Rabbi, you say that we’re supposed to be good without anticipating rewards. What do you mean? Isn't there the concept of heaven, and rewards, in Judaism?


A man once complained: “I’ve had a committed, meaningful relationship with my wife for the past 25 years. What do I have to show for it now?”

How unwise. Is there anything more valuable than exactly that—a 25 year meaningful relationship with your spouse?

Entering marriage with the idea that somehow you will be repaid and rewarded for what you do is a recipe for future disappointments. Marriage is about giving; it is about sharing your personal life with another.

Our relationship with G‑d, too, is not one that is tit-for-tat. Yes, there are rewards, just as there are in marriage; but just as it is unwise to get married for some come kind of benefit or reward, so too, we do not fulfill our G‑dly obligations just because we want to benefit from them.

In the words of our Sages in Ethics of Our Father, “Do not be as servants who serve their master for the sake of reward. Rather, be as servants who serve their master not for the sake of reward.”1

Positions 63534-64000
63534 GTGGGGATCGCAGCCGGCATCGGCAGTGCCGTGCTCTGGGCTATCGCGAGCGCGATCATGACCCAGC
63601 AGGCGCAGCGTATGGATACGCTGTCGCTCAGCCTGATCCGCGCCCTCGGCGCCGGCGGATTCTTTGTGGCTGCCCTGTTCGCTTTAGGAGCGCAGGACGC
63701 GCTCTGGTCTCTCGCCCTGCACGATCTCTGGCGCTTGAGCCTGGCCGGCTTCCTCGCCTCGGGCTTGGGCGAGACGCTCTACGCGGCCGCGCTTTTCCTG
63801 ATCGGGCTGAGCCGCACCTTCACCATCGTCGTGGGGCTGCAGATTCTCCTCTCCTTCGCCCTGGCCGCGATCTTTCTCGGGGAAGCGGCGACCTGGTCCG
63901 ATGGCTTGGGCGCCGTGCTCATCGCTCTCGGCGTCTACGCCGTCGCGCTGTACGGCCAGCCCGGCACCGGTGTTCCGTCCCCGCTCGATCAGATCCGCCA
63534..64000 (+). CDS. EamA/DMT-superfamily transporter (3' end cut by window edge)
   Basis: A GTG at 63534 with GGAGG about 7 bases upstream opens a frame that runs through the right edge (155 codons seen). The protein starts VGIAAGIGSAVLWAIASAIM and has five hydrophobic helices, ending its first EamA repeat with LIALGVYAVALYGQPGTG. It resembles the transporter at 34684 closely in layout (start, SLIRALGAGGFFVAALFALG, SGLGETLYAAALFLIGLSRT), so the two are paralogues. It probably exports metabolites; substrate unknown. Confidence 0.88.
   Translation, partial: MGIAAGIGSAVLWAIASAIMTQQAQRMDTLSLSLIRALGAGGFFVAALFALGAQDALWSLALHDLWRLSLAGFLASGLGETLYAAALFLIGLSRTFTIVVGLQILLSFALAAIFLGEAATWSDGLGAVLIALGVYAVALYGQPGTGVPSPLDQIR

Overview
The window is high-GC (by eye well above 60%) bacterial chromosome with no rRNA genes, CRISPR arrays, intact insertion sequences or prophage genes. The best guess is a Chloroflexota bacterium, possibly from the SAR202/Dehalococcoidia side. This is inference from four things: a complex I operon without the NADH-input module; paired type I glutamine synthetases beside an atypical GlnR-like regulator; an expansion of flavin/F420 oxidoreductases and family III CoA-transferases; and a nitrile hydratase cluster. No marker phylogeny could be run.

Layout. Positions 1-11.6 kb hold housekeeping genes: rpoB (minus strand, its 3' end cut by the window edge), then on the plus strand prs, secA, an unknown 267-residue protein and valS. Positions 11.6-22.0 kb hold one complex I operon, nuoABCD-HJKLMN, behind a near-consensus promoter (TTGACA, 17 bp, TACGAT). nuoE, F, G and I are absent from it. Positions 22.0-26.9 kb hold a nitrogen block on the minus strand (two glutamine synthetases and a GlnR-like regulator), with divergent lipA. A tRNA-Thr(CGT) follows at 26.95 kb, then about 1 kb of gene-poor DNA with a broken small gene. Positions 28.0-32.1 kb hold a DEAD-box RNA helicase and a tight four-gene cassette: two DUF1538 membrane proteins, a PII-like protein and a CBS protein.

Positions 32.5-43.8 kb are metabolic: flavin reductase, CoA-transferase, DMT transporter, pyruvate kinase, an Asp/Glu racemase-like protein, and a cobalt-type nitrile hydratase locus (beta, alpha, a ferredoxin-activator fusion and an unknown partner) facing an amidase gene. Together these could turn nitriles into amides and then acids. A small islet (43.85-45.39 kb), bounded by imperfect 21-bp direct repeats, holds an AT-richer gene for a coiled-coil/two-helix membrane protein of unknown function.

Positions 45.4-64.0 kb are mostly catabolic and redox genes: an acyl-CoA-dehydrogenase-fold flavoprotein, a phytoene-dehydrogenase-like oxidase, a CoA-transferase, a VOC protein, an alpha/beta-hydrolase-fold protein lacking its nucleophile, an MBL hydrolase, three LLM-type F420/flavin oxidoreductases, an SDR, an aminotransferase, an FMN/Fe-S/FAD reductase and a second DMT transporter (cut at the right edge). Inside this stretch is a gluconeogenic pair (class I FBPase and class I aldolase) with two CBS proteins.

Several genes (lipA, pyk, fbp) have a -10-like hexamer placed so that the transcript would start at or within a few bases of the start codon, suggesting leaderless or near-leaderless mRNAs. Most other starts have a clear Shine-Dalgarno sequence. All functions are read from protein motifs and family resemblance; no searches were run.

The chassidic masters take this a step further. They ask: Why fulfill a commandment in anticipation of a tangible reward when there is a much greater reward possible? Because, the fact is that our understanding of heaven is limited; the reward that we will receive there is certainly not comparable to the kinds of delights we have here on earth.

Heavenly reward is closeness to G‑d, having a relationship with that which is True and Good, with our Father in Heaven. This reward is infinitely greater than the basic, tit-for-tat kind of reward we would receive if we were merely being paid for a job well done.

When we live a life of goodness, we’re in a dedicated, meaningful relationship with a very special SomeOne–a delight much greater than any reward that one could possibly deserve.2

Please see Does G‑d Give Us Candies?